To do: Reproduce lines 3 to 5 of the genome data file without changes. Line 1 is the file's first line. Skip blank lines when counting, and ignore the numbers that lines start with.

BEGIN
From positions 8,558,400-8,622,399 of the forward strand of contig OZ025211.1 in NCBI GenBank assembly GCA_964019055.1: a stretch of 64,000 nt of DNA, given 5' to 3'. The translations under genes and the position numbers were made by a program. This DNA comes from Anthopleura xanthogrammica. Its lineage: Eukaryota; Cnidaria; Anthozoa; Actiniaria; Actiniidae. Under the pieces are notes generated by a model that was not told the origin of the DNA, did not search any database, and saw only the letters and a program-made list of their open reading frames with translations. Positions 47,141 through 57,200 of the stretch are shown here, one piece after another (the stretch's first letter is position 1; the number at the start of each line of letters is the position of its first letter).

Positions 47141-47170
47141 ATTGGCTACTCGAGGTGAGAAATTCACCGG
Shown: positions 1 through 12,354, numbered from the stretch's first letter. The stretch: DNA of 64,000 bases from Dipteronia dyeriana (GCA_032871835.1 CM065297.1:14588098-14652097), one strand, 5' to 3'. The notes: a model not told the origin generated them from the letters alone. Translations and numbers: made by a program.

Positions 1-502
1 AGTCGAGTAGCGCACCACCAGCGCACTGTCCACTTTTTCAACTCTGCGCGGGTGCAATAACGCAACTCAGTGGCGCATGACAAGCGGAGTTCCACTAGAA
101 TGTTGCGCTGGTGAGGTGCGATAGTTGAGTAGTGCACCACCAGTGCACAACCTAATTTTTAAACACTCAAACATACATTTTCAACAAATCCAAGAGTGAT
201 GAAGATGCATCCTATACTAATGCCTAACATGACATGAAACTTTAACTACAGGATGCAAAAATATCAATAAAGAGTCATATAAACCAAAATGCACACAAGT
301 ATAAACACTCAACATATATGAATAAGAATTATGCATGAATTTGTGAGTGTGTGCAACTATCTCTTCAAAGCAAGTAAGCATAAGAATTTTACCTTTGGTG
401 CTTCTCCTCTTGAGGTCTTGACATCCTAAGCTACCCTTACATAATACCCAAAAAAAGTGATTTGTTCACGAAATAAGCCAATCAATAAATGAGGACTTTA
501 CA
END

47141 ATTGGCTACTCGAGGTGAGAAATTCACCGG
Shown: positions 1 through 12,354, numbered from the stretch's first letter. The stretch: DNA of 64,000 bases from Dipteronia dyeriana (GCA_032871835.1 CM065297.1:14588098-14652097), one strand, 5' to 3'. The notes: a model not told the origin generated them from the letters alone. Translations and numbers: made by a program.

Positions 1-502